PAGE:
Rep. Duncan D. Hunter says he’ll return to federal court Nov. 25 — his seventh trip downtown in his campaign spending misconduct case.
But this time, it’s to fight for his latest lawyer, not himself.
The Alpine Republican will counter expected government claims that Paul Pfingst should be removed as an attorney from Hunter’s team because of conflicts of interest.
Pfingst, a veteran trial lawyer, was added to Hunter’s defense Oct. 28.
But the former San Diego County district attorney told The San Diego Union-Tribune recently that prosecutors have challenged his association with Hunter’s legal team because another lawyer in his firm represented three witnesses in Hunter’s case during grand jury proceedings.
Roll Call identified that lawyer as John Rice, who once specialized in public corruption cases when he worked for the U.S. Attorney’s Office in San Diego.
The government hasn’t formally notified Judge Thomas Whelan, hearing the case, that it will seek Pfingst’s removal, however.
A spokeswoman for the U.S. Attorney’s Office in San Diego said Friday she had no information on any challenge at this point.
But Hunter on Wednesday submitted an “acknowledgment of hearing date,” saying he’ll appear in Whelan’s court at 10:30 a.m. Nov. 25 — a Monday.
A defense source who didn’t want to be identified said the government is moving to disqualify Pfingst as Hunter’s attorney, and “we are fighting that.”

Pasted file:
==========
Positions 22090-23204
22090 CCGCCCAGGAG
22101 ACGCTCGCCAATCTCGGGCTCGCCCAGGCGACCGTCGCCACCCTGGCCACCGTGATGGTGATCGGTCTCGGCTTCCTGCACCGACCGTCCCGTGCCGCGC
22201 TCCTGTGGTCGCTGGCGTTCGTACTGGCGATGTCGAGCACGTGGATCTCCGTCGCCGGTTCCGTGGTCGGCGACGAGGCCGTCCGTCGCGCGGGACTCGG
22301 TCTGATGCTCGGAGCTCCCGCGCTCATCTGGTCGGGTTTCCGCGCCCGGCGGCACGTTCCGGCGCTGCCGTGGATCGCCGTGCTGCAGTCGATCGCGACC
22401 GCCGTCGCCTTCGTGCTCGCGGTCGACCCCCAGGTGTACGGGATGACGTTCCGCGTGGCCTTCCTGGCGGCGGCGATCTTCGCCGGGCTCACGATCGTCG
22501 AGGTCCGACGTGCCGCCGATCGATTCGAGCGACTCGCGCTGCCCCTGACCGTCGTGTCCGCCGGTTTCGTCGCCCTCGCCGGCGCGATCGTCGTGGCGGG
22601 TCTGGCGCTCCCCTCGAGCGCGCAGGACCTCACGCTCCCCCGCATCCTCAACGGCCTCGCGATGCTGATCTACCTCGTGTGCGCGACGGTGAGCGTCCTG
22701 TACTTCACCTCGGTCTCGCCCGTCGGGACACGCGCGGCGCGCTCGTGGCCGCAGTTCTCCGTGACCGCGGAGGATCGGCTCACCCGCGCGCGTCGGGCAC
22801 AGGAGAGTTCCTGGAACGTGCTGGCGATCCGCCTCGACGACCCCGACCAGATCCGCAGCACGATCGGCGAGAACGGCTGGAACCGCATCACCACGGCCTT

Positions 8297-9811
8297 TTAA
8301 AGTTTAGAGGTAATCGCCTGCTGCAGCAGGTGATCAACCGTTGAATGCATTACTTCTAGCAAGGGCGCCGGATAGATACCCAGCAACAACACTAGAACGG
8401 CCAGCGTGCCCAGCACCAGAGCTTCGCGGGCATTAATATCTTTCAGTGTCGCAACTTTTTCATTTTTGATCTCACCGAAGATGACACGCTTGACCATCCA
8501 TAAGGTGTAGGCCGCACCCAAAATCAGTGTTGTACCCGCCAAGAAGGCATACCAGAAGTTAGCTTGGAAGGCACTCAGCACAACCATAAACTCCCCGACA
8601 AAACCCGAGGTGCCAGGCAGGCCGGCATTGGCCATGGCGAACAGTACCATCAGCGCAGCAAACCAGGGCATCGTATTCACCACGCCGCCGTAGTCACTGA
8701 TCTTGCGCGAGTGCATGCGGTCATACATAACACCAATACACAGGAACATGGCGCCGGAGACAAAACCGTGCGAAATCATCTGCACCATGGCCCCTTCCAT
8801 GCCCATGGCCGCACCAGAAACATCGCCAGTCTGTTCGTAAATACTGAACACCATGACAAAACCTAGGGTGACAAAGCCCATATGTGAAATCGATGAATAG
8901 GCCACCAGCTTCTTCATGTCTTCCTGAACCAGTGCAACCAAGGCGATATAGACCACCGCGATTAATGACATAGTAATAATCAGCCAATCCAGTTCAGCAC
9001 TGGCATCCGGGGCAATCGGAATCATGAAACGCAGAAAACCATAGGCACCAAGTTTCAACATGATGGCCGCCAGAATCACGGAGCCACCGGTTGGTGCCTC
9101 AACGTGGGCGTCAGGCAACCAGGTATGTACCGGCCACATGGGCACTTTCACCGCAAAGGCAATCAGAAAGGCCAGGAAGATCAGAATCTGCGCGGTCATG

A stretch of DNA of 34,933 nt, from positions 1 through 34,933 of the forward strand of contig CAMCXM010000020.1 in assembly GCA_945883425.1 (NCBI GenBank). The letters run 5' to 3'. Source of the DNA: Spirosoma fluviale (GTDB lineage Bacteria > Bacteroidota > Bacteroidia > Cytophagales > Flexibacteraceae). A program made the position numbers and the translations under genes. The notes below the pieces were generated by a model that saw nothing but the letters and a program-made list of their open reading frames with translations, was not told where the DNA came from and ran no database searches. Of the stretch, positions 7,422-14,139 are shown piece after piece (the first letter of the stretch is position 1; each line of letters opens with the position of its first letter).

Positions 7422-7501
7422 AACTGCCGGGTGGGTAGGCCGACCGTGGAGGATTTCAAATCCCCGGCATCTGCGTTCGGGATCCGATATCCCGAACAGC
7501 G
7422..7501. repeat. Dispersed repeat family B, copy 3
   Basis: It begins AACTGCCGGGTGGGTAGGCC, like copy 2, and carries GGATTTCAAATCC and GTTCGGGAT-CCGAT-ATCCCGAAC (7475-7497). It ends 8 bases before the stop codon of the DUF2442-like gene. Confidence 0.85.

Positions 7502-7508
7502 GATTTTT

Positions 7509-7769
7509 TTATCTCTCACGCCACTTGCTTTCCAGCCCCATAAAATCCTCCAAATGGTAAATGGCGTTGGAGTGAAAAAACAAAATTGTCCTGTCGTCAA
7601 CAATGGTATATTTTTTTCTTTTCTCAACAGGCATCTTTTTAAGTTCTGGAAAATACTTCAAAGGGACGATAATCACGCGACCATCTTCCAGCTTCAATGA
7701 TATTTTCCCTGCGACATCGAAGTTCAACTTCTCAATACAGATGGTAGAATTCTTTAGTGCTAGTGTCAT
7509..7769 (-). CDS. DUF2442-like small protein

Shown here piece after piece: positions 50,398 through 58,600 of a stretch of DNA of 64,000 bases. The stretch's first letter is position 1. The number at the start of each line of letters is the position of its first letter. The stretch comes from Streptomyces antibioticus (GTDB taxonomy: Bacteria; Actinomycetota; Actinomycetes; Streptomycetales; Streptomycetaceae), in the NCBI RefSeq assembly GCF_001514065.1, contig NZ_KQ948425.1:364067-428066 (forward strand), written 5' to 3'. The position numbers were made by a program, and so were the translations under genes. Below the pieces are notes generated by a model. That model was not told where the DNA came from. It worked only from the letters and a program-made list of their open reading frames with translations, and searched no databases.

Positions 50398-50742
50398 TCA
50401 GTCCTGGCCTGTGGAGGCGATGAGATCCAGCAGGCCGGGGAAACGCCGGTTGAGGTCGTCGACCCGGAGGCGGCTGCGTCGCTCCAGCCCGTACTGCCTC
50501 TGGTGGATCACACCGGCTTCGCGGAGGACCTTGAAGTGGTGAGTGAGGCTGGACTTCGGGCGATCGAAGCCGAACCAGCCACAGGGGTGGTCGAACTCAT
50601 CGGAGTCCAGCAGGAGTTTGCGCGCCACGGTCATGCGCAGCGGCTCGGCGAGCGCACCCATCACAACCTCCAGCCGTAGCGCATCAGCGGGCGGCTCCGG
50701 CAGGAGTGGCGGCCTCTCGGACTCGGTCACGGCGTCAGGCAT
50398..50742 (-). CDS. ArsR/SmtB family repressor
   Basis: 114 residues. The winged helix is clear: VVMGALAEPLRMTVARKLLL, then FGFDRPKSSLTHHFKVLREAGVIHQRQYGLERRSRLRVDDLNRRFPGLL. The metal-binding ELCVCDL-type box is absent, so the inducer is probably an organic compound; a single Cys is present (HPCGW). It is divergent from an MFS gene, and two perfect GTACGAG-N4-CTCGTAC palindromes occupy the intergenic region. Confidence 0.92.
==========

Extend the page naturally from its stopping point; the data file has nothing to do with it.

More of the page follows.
Pfingst, a partner at Higgs Fletcher & Mack, told CQ Roll Call: “I’m reasonably well known around these parts for trial work but also I’ve been a candidate before.”
He said he’d complied with campaign rules in the past, “so I think that adds an extra dimension in explaining a lot of what was happening” with Hunter’s case.
Pfingst told the U-T that the grand jury witnesses have no problem with his representing Hunter.
“They’ve signed waivers, my client has signed waivers, so I’m not so sure why the government is so concerned about me being on the case,” he was quoted as saying.
Hunter is set for trial Jan. 22, 2020, on 60 felony counts involving conspiracy, falsification of records, wire fraud and prohibited use of campaign funds.
He denies charges of using over $250,000 in his campaign fund for personal items and travel. His wife, Margaret, has pleaded guilty to one conspiracy count and is to be sentenced April 13.